Consider a directed graph with *n* vertices and all the *n*(*n* − 1) possible arcs,
some of which are painted.
How many Hamiltonian paths are in the graph starting at vertex 0,
ending at vertex *n*−1,
and such that they do not traverse two consecutive painted arcs?

**Input**

Input consists of several cases.
Every case begins with *n*,
followed by an *n* × *n* matrix,
where the position (*i*, *j*) has the color of the arc from vertex *i* to vertex *j*.
A one indicates a painted arc, and a zero a non-painted arc.
The diagonal (which is useless) only has zeroes.
You can assume *n* ≥ 2.

**Output**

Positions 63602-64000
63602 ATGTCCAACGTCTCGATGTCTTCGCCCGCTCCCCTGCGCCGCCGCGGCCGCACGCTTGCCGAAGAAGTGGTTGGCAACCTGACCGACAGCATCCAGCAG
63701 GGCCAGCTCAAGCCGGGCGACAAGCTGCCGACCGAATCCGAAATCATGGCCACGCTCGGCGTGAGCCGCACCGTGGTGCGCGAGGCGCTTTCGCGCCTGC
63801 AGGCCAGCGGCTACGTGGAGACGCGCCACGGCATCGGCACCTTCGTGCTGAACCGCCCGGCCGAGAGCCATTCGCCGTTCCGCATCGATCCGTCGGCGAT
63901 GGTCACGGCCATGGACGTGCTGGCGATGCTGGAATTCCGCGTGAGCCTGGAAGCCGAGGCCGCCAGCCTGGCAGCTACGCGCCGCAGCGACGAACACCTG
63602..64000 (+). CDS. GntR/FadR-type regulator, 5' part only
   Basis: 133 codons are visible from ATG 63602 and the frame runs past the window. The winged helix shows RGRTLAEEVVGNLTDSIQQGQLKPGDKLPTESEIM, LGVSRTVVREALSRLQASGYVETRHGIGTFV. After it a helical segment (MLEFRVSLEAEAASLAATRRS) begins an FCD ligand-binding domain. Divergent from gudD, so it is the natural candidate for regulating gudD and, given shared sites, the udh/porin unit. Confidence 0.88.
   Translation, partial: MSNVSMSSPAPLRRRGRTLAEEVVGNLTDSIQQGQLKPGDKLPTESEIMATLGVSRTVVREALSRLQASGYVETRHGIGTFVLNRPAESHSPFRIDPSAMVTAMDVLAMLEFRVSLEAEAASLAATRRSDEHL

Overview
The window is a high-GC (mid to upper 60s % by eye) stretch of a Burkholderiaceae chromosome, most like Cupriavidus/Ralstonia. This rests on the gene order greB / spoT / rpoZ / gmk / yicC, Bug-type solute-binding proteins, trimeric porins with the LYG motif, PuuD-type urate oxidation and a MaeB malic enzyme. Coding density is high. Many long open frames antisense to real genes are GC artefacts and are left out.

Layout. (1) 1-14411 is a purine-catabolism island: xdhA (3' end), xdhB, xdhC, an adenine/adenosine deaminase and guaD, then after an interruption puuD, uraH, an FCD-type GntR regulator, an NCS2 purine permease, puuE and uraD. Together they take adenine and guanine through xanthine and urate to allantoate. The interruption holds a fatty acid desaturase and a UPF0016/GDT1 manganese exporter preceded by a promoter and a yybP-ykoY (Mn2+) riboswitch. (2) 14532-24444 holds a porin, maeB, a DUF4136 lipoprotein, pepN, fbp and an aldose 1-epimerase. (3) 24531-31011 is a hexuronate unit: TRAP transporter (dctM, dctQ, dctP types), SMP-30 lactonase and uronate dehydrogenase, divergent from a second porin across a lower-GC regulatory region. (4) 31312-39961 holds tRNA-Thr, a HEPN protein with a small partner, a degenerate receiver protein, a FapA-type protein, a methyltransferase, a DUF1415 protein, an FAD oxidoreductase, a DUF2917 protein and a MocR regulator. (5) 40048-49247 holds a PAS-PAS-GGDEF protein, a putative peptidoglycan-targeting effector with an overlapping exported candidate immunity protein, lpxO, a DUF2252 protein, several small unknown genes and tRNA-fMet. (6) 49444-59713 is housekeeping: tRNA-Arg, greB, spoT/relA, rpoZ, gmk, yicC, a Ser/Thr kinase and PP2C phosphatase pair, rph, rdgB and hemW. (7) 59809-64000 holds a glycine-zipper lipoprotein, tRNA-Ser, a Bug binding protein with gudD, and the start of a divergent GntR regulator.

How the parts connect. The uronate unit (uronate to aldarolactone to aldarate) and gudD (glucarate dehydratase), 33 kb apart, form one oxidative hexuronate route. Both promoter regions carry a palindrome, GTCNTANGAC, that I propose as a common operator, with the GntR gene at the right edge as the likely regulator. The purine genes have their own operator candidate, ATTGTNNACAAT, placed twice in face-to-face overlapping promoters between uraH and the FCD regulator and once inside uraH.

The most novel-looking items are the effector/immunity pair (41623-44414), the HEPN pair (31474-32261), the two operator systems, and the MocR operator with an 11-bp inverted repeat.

For every case,
print the number of permutations of the *n* vertices
that start at 0, end at *n* − 1,
and do not have three consecutive vertices *x*, *y* and *z*
such that the two arcs *x* → *y* and *y* → *z* are both painted.
The test cases are such that the answer is smaller than 10^{6}.

Public test cases

**Input**

2 0 1 1 0 3 0 1 1 1 0 0 1 1 0 3 0 1 0 0 0 1 0 0 0 5 0 1 0 0 0 1 0 1 0 0 0 0 0 0 1 1 0 0 0 1 0 1 0 0 0

**Output**

1 1 0 4

Information

- Author
- Salvador Roura
- Language
- English
- Translator
- Salvador Roura
- Original language
- Catalan
- Other languages
- Catalan
- Official solutions
- C++
- User solutions
- C++